What the Fed is doing to goose the stock market, and the real estate market, to create this phony wealth effect, is undermining legitimate wealth creation. All the money we’re borrowing to spend is interfering with legitimate, genuine economic growth. And we’re just digging ourselves into a bigger and bigger hole…

The problem is, we’re going to have the next recession, and the Fed’s still going to be at zero. They’re still going to have this bloated balance sheet. And again, it’s not that the Fed is never going to raise rates. They’re just not going to do it voluntarily. They’re not going to do it as a decision. They’re not going to do it until they have to. And it’s not going to be a strong economy that’s going to force them to raise rates. Because I don’t care how strong the economic data is- they ain’t going to raise rates. And it doesn’t matter how bad the inflation data is- they’re still not going to raise rates. They’re not going to raise rates until the dollar collapses. Until foreigners no longer want to hold the dollar, because they understand the predicament that the Fed is in. They understand that it is QE forever. That it is all just talk. There is no exit strategy. There never was. Because exit is too painful. This is the end game of QE. This is the all in. This is the overdose.

On gold, Schiff predicted:

Janet Yellen is not going to wage war against inflation. She has already surrendered to inflation. It’s just that a lot of people haven’t figured that out yet. So, because people think that Janet Yellen might raise interest rates sooner rather than later because of inflation, they sold gold. If they knew the truth, that Janet Yellen isn’t going to care about the inflation, that’s she’s just going to let it get worse because she is too afraid to challenge inflation for fear of what it will do to the economy, to the stock market, to the housing market, the job market. So she is going to allow inflation to not only continue, but accelerate. And that is what’s good for gold.


“Ending QE is Bad, Not Ending it is Worse”
YouTube Video

By Christopher E. Hill
Survival And Prosperity (www.survivalandprosperity.com)

(Editor’s notes: Info added to “Crash Prophets” page; I am not responsible for any personal liability, loss, or risk incurred as a consequence of the use and application, either directly or indirectly, of any information presented herein.)

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Does Robert Shiller See ‘Froth’ In U.S. Housing And Stocks?

I first blogged about Robert Shiller, the Yale professor credited with correctly-calling the “dot-com” and housing busts, on Survival And Prosperity way back on December 29, 2010. I wrote:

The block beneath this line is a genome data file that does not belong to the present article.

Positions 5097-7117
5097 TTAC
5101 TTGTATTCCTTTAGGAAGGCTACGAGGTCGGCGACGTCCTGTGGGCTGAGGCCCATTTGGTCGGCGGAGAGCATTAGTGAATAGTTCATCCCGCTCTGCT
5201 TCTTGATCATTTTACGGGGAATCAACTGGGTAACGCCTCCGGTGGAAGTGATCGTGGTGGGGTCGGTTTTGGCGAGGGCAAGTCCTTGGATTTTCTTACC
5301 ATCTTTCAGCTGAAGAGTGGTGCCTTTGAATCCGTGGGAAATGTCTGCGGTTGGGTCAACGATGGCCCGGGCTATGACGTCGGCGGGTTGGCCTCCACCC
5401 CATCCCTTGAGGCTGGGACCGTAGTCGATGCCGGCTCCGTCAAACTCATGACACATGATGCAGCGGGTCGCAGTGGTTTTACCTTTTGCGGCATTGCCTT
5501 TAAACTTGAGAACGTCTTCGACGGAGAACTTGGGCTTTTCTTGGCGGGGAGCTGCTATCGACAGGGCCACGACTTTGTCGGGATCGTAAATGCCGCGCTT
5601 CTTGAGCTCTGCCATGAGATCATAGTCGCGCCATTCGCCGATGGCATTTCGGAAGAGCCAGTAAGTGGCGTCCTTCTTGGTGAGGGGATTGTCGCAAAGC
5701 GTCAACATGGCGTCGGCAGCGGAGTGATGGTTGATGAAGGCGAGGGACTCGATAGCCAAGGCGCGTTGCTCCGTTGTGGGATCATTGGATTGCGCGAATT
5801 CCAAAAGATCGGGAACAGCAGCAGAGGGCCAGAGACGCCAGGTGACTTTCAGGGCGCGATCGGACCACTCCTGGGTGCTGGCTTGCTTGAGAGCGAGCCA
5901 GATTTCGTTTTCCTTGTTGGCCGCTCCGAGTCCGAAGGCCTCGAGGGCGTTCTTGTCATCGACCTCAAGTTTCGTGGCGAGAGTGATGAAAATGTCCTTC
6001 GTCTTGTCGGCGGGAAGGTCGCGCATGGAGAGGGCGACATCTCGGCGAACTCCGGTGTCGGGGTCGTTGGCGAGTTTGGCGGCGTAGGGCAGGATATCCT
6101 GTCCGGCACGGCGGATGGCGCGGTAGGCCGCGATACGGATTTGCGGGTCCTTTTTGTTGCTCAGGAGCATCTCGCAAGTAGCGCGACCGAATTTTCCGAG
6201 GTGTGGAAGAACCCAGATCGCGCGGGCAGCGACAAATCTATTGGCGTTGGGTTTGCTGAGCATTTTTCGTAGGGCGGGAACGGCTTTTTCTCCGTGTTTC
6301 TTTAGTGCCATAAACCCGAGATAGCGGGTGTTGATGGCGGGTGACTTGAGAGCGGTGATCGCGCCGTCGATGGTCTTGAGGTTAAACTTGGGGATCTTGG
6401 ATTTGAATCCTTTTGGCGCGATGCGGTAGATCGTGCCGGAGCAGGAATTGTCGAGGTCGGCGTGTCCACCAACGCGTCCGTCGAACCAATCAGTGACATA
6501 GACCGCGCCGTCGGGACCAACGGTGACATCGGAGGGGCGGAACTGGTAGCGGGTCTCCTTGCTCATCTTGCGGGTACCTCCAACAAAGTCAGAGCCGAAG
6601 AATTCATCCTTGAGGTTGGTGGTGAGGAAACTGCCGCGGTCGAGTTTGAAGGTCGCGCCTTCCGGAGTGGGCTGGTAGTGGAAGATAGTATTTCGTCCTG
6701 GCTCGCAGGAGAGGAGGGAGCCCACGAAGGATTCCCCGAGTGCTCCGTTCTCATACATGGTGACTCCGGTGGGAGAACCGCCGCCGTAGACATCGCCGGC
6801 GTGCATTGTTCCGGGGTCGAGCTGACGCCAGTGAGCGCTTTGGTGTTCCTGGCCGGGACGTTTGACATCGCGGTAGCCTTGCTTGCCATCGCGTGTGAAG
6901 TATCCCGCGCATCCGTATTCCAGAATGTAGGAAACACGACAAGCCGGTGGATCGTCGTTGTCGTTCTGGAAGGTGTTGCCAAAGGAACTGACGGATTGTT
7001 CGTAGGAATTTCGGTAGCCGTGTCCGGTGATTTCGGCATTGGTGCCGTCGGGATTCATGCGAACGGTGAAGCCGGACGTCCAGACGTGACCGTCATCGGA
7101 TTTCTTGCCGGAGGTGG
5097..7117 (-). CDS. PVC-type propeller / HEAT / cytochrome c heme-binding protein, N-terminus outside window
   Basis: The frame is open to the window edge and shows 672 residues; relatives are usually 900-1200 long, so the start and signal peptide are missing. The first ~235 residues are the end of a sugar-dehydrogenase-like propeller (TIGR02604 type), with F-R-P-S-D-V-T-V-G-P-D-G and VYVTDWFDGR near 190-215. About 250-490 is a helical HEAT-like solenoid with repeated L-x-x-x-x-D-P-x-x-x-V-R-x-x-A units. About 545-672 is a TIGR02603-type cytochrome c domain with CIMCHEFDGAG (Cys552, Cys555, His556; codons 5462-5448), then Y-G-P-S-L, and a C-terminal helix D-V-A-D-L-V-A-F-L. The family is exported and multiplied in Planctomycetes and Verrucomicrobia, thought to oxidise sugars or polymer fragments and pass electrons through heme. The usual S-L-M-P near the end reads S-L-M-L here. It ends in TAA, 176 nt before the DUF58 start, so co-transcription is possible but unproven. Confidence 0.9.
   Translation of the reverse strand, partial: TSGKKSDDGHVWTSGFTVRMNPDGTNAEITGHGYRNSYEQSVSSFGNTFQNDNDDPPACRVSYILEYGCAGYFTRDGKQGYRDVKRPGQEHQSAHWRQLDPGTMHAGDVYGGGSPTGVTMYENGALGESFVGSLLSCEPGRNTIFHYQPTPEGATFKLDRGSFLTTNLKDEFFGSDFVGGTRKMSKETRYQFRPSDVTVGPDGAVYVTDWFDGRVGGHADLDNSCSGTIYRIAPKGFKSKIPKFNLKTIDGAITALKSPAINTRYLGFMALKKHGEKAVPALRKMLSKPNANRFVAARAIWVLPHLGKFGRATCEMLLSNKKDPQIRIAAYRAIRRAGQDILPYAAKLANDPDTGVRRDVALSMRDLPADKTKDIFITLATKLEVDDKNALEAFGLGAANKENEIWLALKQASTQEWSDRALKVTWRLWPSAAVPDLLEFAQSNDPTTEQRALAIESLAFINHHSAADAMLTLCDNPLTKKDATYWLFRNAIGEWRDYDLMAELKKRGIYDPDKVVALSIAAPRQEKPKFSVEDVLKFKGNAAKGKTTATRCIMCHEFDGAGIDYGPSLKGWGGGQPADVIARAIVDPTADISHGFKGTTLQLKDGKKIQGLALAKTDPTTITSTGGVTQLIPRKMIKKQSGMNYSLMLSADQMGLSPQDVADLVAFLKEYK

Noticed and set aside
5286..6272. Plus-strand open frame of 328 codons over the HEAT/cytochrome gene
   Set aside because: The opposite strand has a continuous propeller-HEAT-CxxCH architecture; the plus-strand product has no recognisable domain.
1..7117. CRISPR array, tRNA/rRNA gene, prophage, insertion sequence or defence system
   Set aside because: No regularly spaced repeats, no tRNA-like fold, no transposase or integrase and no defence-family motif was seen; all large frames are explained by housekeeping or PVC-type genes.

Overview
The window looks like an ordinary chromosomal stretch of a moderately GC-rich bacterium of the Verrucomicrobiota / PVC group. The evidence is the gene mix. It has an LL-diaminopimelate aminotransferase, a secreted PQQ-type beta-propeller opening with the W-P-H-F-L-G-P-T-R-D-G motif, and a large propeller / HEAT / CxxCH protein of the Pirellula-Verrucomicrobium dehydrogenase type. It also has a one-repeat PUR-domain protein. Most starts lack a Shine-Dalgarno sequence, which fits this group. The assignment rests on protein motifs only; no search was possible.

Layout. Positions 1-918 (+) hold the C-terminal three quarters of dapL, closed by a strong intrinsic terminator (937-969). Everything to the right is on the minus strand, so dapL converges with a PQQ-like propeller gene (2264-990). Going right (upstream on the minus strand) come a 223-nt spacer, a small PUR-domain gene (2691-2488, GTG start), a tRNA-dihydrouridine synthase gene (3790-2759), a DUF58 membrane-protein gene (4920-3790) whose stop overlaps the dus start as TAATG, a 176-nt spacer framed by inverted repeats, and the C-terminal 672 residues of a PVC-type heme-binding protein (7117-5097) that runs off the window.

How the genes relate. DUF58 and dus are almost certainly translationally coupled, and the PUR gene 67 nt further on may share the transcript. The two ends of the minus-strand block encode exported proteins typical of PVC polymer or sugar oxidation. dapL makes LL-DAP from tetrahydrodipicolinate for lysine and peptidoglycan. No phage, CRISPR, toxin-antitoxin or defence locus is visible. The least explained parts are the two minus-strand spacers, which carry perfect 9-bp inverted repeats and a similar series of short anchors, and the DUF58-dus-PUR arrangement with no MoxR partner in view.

Back when the housing bubble was fully-inflated, I happened to catch a CNBC special on housing in which Robert Shiller, an economics professor at Yale University and co-creator of the S&P/Case-Shiller Home Price Indices, appeared with a number of individuals tied to the housing industry. When it was Professor Shiller’s turn to speak, he warned that there was a bubble in residential real estate.

The other panel members subsequently ripped Shiller a new one.

Subsequently, those panelists were made to look like major asses as the bubble turned into a bust, while Dr. Shiller was vindicated.

So what does Shiller think of the recent run-ups in U.S. stock and housing prices?

You make the call.

From a piece he penned and which appeared on The Guardian (UK) website Tuesday:

We have had only three salient global crises in the last century: 1929-33, 1980-82, and 2007-9. These events appear to be more than just larger versions of the more frequent small fluctuations that we often see, and that Stock and Watson analysed. But, with only three observations, it is hard to understand these events.

All seemed to have something to do with speculative price movements that surprised most observers and were never really explained, even years after the fact. They also had something to do with government policymakers’ mistakes. For example, the 1980-82 crisis was triggered by an oil price spike caused by the Iran-Iraq war. But all of them were related to asset-price bubbles that burst, leading to financial collapse.

Those who warn of grave dangers if speculative price increases are allowed to continue unimpeded are right to do so, even if they cannot prove that there is any cause for concern. The warnings might help prevent the booms that we are now seeing from continuing much longer and becoming more dangerous

(Editor’s note: Bold added for emphasis)

Personally, I think Robert Shiller may see the current housing and stock market booms as being “frothy.” Consider what I noted back on December 1, 2013- the last time I really brought him up on this blog:

These days, Dr. Shiller is worried about U.S. stocks once more. Madeline Chambers reported on Reuters.com this morning:

An American who won this year’s Nobel Prize for economics believes sharp rises in equity and property prices could lead to a dangerous financial bubble and may end badly, he told a German magazine.

Robert Shiller, who won the esteemed award with two other Americans for research into market prices and asset bubbles, pinpointed the U.S. stock market and Brazilian property market as areas of concern.

“I am not yet sounding the alarm. But in many countries stock exchanges are at a high level and prices have risen sharply in some property markets,” Shiller told Sunday’s Der Spiegel magazine. “That could end badly,” he said.

I am most worried about the boom in the U.S. stock market. Also because our economy is still weak and vulnerable,” he said, describing the financial and technology sectors as overvalued.

(Editor’s note: Bold added for emphasis)

And now, several months later, as I keep reading/hearing the term “new all-time record” in the financial mainstream media outlets?

Yep. I’d venture to guess he’d say frothy- at the very least.

You can read his entire piece on The Guardian website here.

By Christopher E. Hill
Survival And Prosperity (www.survivalandprosperity.com)